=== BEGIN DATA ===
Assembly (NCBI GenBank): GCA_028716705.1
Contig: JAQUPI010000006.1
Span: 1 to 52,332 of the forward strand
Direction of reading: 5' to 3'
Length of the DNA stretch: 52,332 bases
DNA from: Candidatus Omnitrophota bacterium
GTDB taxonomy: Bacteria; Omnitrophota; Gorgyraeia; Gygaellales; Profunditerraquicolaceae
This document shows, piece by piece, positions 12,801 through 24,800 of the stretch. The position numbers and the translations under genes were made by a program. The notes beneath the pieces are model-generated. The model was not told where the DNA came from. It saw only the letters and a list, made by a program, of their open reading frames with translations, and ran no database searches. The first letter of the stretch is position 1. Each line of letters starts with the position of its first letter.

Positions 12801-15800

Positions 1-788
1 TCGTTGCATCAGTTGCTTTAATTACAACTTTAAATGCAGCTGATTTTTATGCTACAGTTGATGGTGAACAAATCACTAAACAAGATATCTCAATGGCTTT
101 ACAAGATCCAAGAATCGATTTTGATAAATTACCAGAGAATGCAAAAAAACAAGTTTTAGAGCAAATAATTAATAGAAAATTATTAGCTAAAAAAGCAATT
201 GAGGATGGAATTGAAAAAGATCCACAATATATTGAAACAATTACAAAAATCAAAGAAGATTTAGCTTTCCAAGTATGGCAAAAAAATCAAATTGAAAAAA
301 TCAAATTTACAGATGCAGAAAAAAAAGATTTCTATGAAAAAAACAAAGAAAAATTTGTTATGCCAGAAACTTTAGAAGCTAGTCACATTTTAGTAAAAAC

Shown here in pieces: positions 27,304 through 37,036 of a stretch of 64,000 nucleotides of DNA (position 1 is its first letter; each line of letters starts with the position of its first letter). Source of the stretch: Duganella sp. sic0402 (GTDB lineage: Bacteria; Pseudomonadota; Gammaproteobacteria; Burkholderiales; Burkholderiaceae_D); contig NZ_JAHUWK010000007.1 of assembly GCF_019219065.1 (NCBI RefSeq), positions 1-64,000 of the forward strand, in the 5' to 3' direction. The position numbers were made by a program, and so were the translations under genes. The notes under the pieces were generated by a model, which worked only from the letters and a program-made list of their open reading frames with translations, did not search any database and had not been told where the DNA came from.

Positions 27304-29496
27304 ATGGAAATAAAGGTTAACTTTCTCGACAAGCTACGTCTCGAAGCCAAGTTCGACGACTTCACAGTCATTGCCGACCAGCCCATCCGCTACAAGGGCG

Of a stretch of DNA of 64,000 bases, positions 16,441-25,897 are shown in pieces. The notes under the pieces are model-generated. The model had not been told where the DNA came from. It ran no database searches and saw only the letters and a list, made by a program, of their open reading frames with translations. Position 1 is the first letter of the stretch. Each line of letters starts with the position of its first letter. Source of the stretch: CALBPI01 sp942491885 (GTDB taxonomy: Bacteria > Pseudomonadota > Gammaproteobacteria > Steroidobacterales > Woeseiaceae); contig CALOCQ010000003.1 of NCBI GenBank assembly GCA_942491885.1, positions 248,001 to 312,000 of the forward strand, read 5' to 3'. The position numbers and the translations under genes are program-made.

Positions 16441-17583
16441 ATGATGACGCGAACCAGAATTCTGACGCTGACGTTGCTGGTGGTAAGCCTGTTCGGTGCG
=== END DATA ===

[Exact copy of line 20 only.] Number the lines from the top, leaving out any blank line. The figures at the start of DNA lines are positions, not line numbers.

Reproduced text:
16441 ATGATGACGCGAACCAGAATTCTGACGCTGACGTTGCTGGTGGTAAGCCTGTTCGGTGCG